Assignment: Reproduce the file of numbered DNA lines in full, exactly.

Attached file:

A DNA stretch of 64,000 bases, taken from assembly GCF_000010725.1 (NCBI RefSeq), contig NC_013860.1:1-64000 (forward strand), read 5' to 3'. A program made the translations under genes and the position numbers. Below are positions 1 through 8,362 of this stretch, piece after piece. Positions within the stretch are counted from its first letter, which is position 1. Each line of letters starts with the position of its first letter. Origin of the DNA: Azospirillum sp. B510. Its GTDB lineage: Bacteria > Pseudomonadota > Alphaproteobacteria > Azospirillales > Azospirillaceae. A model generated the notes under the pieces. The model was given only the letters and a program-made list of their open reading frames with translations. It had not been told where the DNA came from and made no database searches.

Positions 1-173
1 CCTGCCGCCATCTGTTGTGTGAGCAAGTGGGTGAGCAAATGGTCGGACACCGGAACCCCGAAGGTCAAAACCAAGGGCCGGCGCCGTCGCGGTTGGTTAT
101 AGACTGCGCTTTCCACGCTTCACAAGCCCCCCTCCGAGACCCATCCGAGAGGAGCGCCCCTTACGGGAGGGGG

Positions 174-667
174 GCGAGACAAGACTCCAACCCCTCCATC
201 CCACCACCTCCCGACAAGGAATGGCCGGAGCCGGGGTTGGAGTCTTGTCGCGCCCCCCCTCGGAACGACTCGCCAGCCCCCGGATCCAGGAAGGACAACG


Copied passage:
A DNA stretch of 64,000 bases, taken from assembly GCF_000010725.1 (NCBI RefSeq), contig NC_013860.1:1-64000 (forward strand), read 5' to 3'. A program made the translations under genes and the position numbers. Below are positions 1 through 8,362 of this stretch, piece after piece. Positions within the stretch are counted from its first letter, which is position 1. Each line of letters starts with the position of its first letter. Origin of the DNA: Azospirillum sp. B510. Its GTDB lineage: Bacteria > Pseudomonadota > Alphaproteobacteria > Azospirillales > Azospirillaceae. A model generated the notes under the pieces. The model was given only the letters and a program-made list of their open reading frames with translations. It had not been told where the DNA came from and made no database searches.

Positions 1-173
1 CCTGCCGCCATCTGTTGTGTGAGCAAGTGGGTGAGCAAATGGTCGGACACCGGAACCCCGAAGGTCAAAACCAAGGGCCGGCGCCGTCGCGGTTGGTTAT
101 AGACTGCGCTTTCCACGCTTCACAAGCCCCCCTCCGAGACCCATCCGAGAGGAGCGCCCCTTACGGGAGGGGG

Positions 174-667
174 GCGAGACAAGACTCCAACCCCTCCATC
201 CCACCACCTCCCGACAAGGAATGGCCGGAGCCGGGGTTGGAGTCTTGTCGCGCCCCCCCTCGGAACGACTCGCCAGCCCCCGGATCCAGGAAGGACAACG